Director-General of the Government of Dubai Media Office

I think the reveal (of the new Arab News identity) was done in a very professional manner, I think it was eye-catching, and it expressed everything that Arab News has to say. The new design is lovely, it has to go and continue because with changing times patterns change, you have a new audience so it has to go with the flow. The framework with Arab News was that there’s no drastic change … people can still recognize that this is the Arab News.

Khaled Almaeena

Former Editor in Chief

A sharp black and white (masthead) makes it all blunt and straight to the point, which is what takes the news to the second level. The brand says a lot, it has an ambitious, modern touch to it.

Maitha Buhumaid

Government of Dubai Media Office

If you read the newspaper 18 months ago, you would not recognize it compared with what it is today. We have built a network of correspondents around the world, we have opened new bureaus. We have employed some of the finest, most experienced journalists on the planet. And we are doing some fantastic stories and scoops and interviews with world leaders, all with an Arab slant, or reflecting on the region in some way. The Middle East is probably the most misunderstood region in the world; a lot of people have preconceptions about the region. Arab News is helping meet demand for real news about the region, and helping to address some of the misunderstandings.

Ben Flanagan

London Bureau Chief

The new Arab News is outstanding.

Tarek Mishkhas

Former Deputy Editor in Chief

How Arab News’ new bureaus and digital editions are shaping the brand’s news agenda

SOURCE: Arab News

Apr 20, 2018

  • The first Arab News bureaus to open outside of Saudi Arabia were in London, Southeast Asia and Dubai
  • Most regional stories have an international dimension and Arab News has expanded to reflect that

JEDDAH: “Arab” news, for better or for worse, is rarely solely confined to the region.

From the bloody conflict in Syria and the Israeli-Palestinian conflict, to the investment moves made by the wealth funds of Saudi Arabia and the UAE, most regional stories have an international dimension — and this newspaper has expanded its global footprint to reflect that.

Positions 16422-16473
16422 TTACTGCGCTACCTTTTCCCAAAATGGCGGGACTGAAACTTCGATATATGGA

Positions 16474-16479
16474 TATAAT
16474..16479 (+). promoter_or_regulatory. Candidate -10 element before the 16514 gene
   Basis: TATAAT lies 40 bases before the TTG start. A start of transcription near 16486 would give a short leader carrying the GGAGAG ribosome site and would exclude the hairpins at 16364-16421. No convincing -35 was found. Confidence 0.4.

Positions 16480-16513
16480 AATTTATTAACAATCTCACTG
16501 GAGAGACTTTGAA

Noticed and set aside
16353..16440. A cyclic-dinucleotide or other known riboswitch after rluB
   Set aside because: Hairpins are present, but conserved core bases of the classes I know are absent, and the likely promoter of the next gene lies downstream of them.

Before September 2016, Arab News had no global bureaus or correspondents, nor did it have a vision for growing its international audience.

Since that date, we have been creating new bureaus and recruiting new contributors regionally and internationally, as part of our “more digital, more global” strategy. This aims at attracting non-Arabic speakers across the world who are seeking specialist information about Saudi Arabia and the Arab world.

It means we can cover how the latest policy decision in Washington, a military move by Moscow, or a massive business investment from Beijing may impact the Arab world.

Just as decisions made on the global stage reverberate in the Middle East and North Africa, countries in the Arab world, notably Saudi Arabia, have ever closer ties with Western powers. Witness the ongoing visit by Saudi Crown Prince Mohammed bin Salman to the US.

The first Arab News bureaus to open outside of our headquarters in Saudi Arabia were in London, Southeast Asia and Dubai.

Award-winning journalist Baker Atyani leads the Southeast Asia bureau, with contributors in Islamabad, New Delhi, Kabul, Manila and Jakarta. Major stories from that bureau include an interview with Pakistan’s Prime Minister Shahid Khaqan Abbasi.

Our global operations are complemented by the Dubai bureau, headed by Ross Anderson and the London bureau, run by Ben Flanagan.

On top of this, Arab News also has foreign contributors across the globe, reporting to Jonathan Lessware, the newspaper’s foreign editor.

Of course, the Middle East remains a key area of interest to our editors and readers. Regional contributors include Daoud Kuttab in Amman, Hazem Balousha in Gaza City, Najia Houssari in Beirut, Suadad Al-Salhy in Baghdad and Menekse Tokyay in Ankara.

As global interest in the Arab world grows, so does our network of contributors and readership. We are connecting the world.